Improving Outcomes for Orphaned Youth: Implementation of Trauma-focused CBT The primary goal of this R01 proposal is to study the effectiveness of Trauma-focused Cognitive Behavioral Therapy (TF-CBT) in treating traumatic grief and traumatic stress for orphaned children and young adolescents in two East African sites with high prevalence HIV, Moshi, Tanzania (TZ) and Bungoma, Kenya (KE), through a randomized controlled trial (RCT). The mental health gap in low and middle income countries (LAMICs) is substantial, with few individuals in need of treatment receiving even basic care. Orphaned children and adolescents currently number 143 million worldwide, with nearly 50 million in Sub-Saharan Africa alone, 16.6 million due to HIV/AIDS. These are vulnerable children, who often have mental health problems subsequent to parental death as well as high rates of trauma exposure. In our feasibility study of TF-CBT with orphans in Tanzania, we have found a group-based TF-CBT intervention to be feasible and acceptable, with promising clinical outcomes. In the feasibility study, lay counselors with no prior mental health experience delivered the intervention with training and supervision by our team of mental health and TF-CBT experts. Building on this initial study, we propose a RCT to test the effectiveness of TF-CBT for traumatic grief and traumatic stress compared to receipt of usual care orphan services in TZ and KE. The study extends our prior work in three ways: 1) includes a comparison condition;2) includes two countries to examine broader applicability and effectiveness;and 3) involves partnering with the experienced lay counselors from the feasibility study to train and supervise lay counselors, in an attempt to build local responsibility and take steps toward sustainability. The proposed study involves collaboration with HIV/AIDS grassroots organizations and local Co-Investigators in TZ and KE, both of whom are longstanding collaborators with our US team and are located in mixed urban and rural areas, allowing examination of effectiveness in two countries and two settings (urban/rural). Using a task-shifting approach, in which lay individuals are trained as counselors, we will train nine counselors in each country, who deliver 20 groups in each site (10 rural, 10 urban), resulting in 320 children and adolescents (ages 7-13) who receive TF-CBT and 320 who receive usual care. Outcomes for children are assessed at 12-14 weeks (i.e., corresponding with the end of TF-CBT), 6-months post-treatment, and 12-months post-treatment. TF-CBT experts from our team partner with the lay counselors from the feasibility study (e.g., local trainers) to train the TZ ad KE counselors, and these local trainers provide the TF- CBT supervision, while supervised themselves by the US-based TF-CBT and mental health experts. We expect this trial to yield recommendations regarding an effective intervention for orphans that is acceptable, feasible, and includes local responsibility as a means to enhance potential sustainability in LAMICs. Findings will inform other efforts to scale up mental health interventions to address the substantial mental health gap.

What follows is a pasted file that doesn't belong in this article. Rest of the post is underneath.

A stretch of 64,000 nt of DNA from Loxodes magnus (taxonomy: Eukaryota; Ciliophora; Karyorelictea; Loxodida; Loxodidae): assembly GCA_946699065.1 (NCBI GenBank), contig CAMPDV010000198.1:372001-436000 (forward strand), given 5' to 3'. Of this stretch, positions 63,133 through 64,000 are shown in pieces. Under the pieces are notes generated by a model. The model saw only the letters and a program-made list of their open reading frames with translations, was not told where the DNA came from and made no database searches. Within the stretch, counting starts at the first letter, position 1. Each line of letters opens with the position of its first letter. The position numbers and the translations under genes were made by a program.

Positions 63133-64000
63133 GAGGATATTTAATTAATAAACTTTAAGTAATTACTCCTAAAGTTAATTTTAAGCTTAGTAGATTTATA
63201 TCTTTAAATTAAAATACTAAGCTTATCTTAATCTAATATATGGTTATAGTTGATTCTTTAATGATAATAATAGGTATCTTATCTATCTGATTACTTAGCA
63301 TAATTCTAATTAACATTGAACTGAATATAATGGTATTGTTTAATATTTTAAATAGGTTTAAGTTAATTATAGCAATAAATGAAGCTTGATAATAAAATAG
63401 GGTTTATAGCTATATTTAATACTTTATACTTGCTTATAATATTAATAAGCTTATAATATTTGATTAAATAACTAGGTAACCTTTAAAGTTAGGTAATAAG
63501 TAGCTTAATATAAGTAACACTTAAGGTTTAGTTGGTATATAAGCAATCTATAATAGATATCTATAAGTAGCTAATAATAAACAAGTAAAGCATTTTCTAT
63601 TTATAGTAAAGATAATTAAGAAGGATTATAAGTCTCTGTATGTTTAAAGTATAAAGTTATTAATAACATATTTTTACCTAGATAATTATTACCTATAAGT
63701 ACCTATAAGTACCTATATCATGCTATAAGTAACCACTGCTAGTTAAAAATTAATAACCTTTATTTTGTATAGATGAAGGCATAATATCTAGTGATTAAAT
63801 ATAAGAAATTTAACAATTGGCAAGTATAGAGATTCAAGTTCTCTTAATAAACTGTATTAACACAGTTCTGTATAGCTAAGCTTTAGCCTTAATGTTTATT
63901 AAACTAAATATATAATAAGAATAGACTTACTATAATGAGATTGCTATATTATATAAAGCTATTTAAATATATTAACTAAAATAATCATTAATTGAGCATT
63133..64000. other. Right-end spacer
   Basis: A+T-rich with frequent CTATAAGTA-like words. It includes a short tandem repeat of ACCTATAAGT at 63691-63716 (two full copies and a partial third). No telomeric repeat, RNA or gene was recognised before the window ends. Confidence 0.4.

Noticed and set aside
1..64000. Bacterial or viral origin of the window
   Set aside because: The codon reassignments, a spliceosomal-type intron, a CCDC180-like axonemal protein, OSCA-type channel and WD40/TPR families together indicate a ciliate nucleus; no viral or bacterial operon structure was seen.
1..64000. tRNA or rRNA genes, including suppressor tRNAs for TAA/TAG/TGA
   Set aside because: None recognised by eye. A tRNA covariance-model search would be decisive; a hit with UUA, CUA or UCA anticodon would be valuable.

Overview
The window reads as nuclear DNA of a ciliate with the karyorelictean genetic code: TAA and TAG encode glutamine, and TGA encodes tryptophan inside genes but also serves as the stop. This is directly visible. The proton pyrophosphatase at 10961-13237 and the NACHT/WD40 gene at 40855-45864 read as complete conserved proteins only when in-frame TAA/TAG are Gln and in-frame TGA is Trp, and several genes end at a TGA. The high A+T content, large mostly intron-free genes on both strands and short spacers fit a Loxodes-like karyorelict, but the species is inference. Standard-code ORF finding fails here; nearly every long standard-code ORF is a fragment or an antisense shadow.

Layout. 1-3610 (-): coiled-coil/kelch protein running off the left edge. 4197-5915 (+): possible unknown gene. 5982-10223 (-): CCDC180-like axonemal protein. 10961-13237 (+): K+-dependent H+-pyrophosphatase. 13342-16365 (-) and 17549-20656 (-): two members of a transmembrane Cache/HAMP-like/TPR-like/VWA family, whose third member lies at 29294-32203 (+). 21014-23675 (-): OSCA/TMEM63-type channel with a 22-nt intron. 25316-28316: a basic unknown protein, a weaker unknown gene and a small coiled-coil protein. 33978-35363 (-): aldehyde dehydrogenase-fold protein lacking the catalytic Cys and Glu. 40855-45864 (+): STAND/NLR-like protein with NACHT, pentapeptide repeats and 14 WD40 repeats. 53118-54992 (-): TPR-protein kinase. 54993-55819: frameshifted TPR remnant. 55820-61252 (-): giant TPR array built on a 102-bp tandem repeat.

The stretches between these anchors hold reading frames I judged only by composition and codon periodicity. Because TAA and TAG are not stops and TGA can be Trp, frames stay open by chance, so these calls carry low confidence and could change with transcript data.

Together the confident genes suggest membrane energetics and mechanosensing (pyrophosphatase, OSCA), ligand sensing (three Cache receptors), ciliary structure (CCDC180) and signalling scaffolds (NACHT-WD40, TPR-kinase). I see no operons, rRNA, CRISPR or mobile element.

The primary goal of this R01 proposal is to study the effectiveness of Trauma-focused Cognitive Behavioral Therapy (TF-CBT) for treating unresolved grief and traumatic stress for orphaned children and adolescents in two East African countries, Tanzania and Kenya. The mental health gap is substantial, with few individuals in need of treatment receiving even minimal supports. Among those in need, orphaned children and adolescents, who currently number 143 million worldwide, with nearly 50 million in Sub-Saharan Africa alone, often have mental health problems subsequent to parental loss.